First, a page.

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Community Unites to Reject 'Anti-terror' Laws Print E-mail
Thursday, 16 September 2004

 

A public forum was held on Saturday 11 September 2004, to look at the anti-terrorism laws that have been introduced Australia in the last three years since September 11, 2001. Read on for coverage of the event in Greenleft weekly.

 

The extensive speakers platform included Waleed Kadous from the Australian Muslim Civil Rights Advocacy Network, Keysar Trad from the Lebanese Muslim Association, the Socialist Alliance candidate for Blaxland, Raul Bassi, Greens Senator Kerry Nettle, the Democrats’ Arthur Chesterfield-Evans, Dr Akbar Khan from the Islamic Association of Western Sydney, Afroz Ali from Muslims for Peace and Scott Poynting, author of Bin Laden in the Suburbs.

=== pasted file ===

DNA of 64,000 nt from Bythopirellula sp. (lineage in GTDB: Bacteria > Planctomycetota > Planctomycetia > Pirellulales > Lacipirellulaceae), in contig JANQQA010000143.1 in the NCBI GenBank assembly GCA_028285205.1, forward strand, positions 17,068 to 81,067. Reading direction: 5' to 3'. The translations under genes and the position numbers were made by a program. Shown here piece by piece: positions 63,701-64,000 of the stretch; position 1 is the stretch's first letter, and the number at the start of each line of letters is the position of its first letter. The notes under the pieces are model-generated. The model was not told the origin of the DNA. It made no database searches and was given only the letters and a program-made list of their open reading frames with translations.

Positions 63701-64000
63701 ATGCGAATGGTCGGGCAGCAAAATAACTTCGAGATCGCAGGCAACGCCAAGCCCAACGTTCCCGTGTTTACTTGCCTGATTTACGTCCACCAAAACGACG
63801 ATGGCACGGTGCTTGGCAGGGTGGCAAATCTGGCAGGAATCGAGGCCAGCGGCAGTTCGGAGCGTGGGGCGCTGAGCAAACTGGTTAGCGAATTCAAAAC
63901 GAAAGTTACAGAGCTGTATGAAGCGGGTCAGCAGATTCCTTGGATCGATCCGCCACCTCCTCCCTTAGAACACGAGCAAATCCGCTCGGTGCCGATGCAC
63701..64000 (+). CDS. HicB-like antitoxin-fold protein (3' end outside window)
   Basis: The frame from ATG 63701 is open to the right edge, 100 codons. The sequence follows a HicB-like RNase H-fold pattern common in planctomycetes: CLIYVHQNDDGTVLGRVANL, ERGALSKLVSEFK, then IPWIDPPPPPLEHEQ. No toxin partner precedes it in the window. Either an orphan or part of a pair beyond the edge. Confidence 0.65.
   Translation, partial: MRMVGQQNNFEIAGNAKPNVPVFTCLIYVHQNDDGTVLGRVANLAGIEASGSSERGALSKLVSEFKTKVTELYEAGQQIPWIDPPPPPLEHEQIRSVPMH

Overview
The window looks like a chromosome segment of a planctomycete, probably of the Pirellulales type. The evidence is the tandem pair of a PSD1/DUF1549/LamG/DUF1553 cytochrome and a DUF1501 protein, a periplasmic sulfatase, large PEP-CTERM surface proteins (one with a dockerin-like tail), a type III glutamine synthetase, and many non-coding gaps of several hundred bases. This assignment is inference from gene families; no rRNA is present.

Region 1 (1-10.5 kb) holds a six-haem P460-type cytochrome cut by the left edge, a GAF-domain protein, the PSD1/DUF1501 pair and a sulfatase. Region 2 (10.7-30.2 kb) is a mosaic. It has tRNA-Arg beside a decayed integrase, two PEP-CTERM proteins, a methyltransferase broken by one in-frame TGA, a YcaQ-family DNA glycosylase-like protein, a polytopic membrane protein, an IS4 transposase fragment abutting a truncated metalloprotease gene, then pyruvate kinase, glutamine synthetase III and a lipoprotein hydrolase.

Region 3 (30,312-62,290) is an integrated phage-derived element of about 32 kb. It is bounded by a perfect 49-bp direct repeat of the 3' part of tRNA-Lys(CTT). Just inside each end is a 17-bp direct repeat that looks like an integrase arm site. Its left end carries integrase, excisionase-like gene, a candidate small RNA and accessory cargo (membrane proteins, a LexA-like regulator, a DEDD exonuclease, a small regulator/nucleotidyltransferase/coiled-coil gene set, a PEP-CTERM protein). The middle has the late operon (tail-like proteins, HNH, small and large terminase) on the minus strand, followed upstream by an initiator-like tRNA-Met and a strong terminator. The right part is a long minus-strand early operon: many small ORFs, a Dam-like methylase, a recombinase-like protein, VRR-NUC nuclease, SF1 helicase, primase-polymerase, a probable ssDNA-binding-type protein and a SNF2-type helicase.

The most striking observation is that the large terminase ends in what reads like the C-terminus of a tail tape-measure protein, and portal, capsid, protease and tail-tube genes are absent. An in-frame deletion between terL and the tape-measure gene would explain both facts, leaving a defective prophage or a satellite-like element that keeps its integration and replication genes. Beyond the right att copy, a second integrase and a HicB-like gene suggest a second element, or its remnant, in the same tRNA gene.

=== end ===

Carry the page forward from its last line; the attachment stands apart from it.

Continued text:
Kadous told the meeting that while he doesn’t condone terrorism, there is a problem with the definition of “terrorist”, citing the example that nurses who picket a hospital (a critical resource) could be classed as terrorists.

 

Bassi told the meeting that the “anti-terror” laws do nothing to combat terrorism, pointing out that it is oppression that creates terrorists. The only way to stop terror, he argued, is to “stop the causes — hunger, the misery of poverty, violence and oppression”.

 

Nettle pointed out that the laws “are an attack on the fundamentals of our democracy — the right to choose a lawyer, the right to silence and the right of association”.

 

Trad said that he couldn’t understand why there isn’t “an uproar”, calling the legislation “draconian”. At this federal election, he said, “it’s time to give Howard a message”. Bassi called on the people of Australia to follow Spain’s example and unite in the streets to throw out the Coalition government and bring the Australian troops home from Iraq.

 

Kate Stockdale, Sydney

Green Left Weekly, September 15, 2004.

 
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